Authored by William A. Slone
The Playbill for Tennessee Williams’ The Long Voyage Home by Eugene O’Neill collected by William B. Harris, who reviewed the play
Tennessee Williams’ play, The Long Voyage Home, by Eugene O’Neill was performed by Washington Market Playhouse, Inc. at Morgan’s Old New York Grill, a tavern, which supplied the perfect atmosphere for a play about the sea and sailors (Harris, n.d.). The Long Voyage Home was most likely performed in 1976 on Saturday, January 10th and Sunday, January 11th (MMM, n.d.). William B. Harris was in attendance during those dates and wrote a review of the play. His review is archived in “The William Harris Papers,” a special collection housed in the Marymount Manhattan College Library. The playbill and Harris’ review provide two examples of the Vincentian concept.
William Harris described The Long Voyage Home as one of the “best hours imaginable” in a waterfront bar where he stated that, “The performers themselves become as natural a part of the bar as the drinking patrons” (Harris, n.d.). He described what one would expect to hear in a bar of sailors – tall tales and songs of adventure, alcohol, loves lost, and the ferociousness of the sea. Harris pointed out that, “most significantly the play contained the spirit of all voyagers: men without purpose who are outcasts except from the cheap dives they frequent while in port” (Harris, n.d.). Harris emphasized that “loneliness and monotony are temporary, and the freedom of choice is limited – a male predicament” (Harris, n.d.). With his description of the sailors in the play, Harris conveys a voice for them who are under-and/or misrepresented. The sailors had demanding jobs and they had to be strong to endure their harsh life.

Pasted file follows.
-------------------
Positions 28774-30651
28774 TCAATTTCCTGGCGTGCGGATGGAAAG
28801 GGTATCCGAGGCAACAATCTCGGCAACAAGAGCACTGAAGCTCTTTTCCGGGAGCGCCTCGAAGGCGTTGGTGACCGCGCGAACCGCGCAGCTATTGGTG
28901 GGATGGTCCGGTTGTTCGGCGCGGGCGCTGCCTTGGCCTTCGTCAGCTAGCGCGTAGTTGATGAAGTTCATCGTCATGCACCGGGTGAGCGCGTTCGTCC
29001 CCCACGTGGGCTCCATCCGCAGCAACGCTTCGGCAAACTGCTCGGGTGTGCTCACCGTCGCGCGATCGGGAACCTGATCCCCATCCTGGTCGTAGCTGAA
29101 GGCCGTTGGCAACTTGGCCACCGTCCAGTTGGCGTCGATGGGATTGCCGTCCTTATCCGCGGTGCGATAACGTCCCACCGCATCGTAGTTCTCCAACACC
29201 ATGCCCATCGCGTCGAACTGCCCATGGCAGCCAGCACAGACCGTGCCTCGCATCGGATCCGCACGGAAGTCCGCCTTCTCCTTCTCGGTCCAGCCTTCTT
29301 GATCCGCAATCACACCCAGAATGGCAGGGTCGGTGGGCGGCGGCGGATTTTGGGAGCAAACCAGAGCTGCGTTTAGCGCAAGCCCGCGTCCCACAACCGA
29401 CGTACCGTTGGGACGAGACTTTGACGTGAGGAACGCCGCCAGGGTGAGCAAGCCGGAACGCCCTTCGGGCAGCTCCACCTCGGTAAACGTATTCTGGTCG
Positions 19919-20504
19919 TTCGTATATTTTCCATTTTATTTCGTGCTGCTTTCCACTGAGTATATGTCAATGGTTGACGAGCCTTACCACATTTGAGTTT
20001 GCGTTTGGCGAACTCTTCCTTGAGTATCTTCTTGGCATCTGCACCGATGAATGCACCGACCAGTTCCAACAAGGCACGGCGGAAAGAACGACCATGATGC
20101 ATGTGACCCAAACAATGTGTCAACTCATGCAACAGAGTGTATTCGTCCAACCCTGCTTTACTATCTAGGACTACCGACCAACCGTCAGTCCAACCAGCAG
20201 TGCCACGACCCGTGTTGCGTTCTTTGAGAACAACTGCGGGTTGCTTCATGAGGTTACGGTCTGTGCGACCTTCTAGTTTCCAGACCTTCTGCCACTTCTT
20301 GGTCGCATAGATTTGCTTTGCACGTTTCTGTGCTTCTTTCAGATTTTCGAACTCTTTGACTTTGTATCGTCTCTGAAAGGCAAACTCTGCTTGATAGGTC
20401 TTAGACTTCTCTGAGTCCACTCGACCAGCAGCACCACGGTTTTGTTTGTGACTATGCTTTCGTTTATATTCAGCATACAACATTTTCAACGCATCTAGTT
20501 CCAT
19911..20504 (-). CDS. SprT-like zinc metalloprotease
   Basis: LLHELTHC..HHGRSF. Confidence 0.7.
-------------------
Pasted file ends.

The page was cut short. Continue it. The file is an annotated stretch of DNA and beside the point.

Harris mentions that, “Alexander Sokoloff directed the play quite admirably” but mentioned, “there was some problem with the handling of foreign accents” (Harris, n.d.). His statement is quite interesting! Listed on the playbill under the heading “Characters” several of the actors have an asterisk beside their name. The asterisk identifies them as actors appearing through the courtesy of the Actors’ Equity Association. The Actors’ Equity Association established on July 18, 1919 negotiated rules concerning bonding, which required producers to post sufficient advance funds to guarantee salaries and benefits; minimum salaries; rehearsal pay; restriction on the employment of foreign actors and protections in dealings with theatrical agents (History of Actors’ Equity Association, n.d.). The foreign actors had the support of the Actors’ Equity Association in The Long Voyage Home. This is a second example of the “Vincentian Perspective.” They were provided a voice by the Actors’ Equity Association because they were under-and/or misrepresented among other actors.
William B. Harris was multitalented. Among many talents, he was a writer for SoHo Weekly News, an advocate for new dance artists and an informal adviser to dance producers (New York Times 2000). Morgan’s Old New York Grill, at 134 Reade Street in lower Manhattan was close to home (New York Times 1976). His review which praised The Long Voyage Home and the playbill each provides an important example of social justice.
Harris, William. n.d. “The Long Voyage Home.” William Harris Papers. Marymount Manhattan College. Accessed March 9, 2019.
“History of Actors’ Equity Association.” n.d. Organization. Actors’ Equity Association 1913. https://www.actorsequity.org/aboutequity/history/.
MMC (Marymount Manhattan College). n.d. William Harris Papers: Archives, http://www.mmm.edu/offices/library/archives.php.
The New York Times. 2000. “William Harris Writer, 49,” July 29, 2000. 2000. https://www.nytimes.com/2000/07/29/arts/william-harris-writer-49.html.
The New York Times. 1976. “Going Out Guide,” May 13, 1976. 1976. https://www.nytimes.com/1976/05/13/archives/going-out-guide.html.